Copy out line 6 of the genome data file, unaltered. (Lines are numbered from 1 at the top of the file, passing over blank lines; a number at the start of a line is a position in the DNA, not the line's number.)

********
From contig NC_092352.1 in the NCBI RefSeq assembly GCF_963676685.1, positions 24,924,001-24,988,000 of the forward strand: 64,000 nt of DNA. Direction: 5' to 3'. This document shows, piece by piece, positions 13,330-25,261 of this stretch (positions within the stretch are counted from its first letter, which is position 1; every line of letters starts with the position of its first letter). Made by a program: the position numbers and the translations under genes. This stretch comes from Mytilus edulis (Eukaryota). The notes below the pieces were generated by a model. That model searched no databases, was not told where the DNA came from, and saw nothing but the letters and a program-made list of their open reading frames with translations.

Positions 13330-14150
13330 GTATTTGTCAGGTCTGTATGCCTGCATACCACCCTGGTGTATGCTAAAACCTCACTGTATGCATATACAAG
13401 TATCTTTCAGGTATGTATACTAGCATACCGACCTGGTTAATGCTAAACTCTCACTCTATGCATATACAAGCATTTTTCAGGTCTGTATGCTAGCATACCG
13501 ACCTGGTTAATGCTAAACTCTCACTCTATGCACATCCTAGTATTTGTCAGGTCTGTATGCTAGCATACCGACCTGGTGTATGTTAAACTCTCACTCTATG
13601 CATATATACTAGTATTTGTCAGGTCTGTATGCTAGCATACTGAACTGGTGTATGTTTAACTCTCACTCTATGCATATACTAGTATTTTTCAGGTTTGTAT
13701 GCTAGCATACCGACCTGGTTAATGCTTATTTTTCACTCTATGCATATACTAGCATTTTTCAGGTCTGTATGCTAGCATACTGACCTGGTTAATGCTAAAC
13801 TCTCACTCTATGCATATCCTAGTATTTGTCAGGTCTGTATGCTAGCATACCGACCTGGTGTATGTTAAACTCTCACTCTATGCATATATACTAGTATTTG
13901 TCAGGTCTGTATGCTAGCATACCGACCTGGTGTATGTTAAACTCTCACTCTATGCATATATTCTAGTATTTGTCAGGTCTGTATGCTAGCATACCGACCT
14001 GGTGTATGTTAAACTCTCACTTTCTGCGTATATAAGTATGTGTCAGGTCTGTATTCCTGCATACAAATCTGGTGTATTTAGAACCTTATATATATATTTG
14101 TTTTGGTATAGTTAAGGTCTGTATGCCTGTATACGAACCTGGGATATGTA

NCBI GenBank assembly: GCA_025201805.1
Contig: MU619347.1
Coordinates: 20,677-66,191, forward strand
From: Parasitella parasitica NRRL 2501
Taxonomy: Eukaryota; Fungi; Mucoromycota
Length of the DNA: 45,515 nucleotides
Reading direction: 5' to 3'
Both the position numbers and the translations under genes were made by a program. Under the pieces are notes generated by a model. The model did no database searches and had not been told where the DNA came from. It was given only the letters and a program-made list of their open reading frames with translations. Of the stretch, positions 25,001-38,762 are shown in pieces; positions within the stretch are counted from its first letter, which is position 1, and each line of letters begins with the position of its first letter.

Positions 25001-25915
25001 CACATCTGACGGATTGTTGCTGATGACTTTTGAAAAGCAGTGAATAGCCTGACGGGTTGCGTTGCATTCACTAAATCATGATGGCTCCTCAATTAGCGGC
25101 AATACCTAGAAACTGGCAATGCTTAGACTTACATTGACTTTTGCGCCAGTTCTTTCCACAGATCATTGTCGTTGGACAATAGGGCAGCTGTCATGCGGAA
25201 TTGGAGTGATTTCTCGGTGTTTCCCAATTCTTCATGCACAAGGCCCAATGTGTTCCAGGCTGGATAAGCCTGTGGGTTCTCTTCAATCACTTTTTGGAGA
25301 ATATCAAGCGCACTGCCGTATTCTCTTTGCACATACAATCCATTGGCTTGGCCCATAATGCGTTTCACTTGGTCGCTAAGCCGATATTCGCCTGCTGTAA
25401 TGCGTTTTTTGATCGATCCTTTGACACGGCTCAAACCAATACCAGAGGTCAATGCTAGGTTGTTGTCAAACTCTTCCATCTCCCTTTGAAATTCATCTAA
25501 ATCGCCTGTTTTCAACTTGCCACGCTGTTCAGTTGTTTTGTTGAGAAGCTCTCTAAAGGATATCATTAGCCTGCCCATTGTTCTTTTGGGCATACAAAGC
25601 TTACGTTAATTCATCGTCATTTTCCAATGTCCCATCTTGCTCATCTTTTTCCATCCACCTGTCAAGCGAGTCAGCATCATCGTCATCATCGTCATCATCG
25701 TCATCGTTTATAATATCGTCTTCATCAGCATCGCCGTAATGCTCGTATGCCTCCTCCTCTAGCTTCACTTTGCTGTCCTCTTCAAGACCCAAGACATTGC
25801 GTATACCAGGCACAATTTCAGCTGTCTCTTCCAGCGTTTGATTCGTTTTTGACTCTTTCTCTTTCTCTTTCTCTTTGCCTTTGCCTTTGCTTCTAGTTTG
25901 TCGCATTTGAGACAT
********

13601 CATATATACTAGTATTTGTCAGGTCTGTATGCTAGCATACTGAACTGGTGTATGTTTAACTCTCACTCTATGCATATACTAGTATTTTTCAGGTTTGTAT